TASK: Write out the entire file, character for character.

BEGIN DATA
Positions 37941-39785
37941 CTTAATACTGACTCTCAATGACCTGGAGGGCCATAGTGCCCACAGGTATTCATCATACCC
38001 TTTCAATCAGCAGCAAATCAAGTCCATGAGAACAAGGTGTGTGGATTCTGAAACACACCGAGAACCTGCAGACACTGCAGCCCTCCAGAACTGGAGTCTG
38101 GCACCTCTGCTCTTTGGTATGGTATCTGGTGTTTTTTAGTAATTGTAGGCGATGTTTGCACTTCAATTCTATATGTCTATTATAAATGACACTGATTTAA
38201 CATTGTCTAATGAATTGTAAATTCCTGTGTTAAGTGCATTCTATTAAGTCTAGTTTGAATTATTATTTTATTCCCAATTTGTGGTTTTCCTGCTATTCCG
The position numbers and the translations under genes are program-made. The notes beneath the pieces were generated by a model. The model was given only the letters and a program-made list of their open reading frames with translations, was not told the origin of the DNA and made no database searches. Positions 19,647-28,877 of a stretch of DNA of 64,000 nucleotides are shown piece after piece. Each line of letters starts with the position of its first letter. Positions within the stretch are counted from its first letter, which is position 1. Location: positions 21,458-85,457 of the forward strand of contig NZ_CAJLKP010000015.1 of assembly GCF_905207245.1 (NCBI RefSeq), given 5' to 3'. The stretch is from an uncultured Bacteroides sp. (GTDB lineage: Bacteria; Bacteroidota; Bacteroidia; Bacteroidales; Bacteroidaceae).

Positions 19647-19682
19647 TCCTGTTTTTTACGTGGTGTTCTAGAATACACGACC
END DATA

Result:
Positions 37941-39785
37941 CTTAATACTGACTCTCAATGACCTGGAGGGCCATAGTGCCCACAGGTATTCATCATACCC
38001 TTTCAATCAGCAGCAAATCAAGTCCATGAGAACAAGGTGTGTGGATTCTGAAACACACCGAGAACCTGCAGACACTGCAGCCCTCCAGAACTGGAGTCTG
38101 GCACCTCTGCTCTTTGGTATGGTATCTGGTGTTTTTTAGTAATTGTAGGCGATGTTTGCACTTCAATTCTATATGTCTATTATAAATGACACTGATTTAA
38201 CATTGTCTAATGAATTGTAAATTCCTGTGTTAAGTGCATTCTATTAAGTCTAGTTTGAATTATTATTTTATTCCCAATTTGTGGTTTTCCTGCTATTCCG
The position numbers and the translations under genes are program-made. The notes beneath the pieces were generated by a model. The model was given only the letters and a program-made list of their open reading frames with translations, was not told the origin of the DNA and made no database searches. Positions 19,647-28,877 of a stretch of DNA of 64,000 nucleotides are shown piece after piece. Each line of letters starts with the position of its first letter. Positions within the stretch are counted from its first letter, which is position 1. Location: positions 21,458-85,457 of the forward strand of contig NZ_CAJLKP010000015.1 of assembly GCF_905207245.1 (NCBI RefSeq), given 5' to 3'. The stretch is from an uncultured Bacteroides sp. (GTDB lineage: Bacteria; Bacteroidota; Bacteroidia; Bacteroidales; Bacteroidaceae).

Positions 19647-19682
19647 TCCTGTTTTTTACGTGGTGTTCTAGAATACACGACC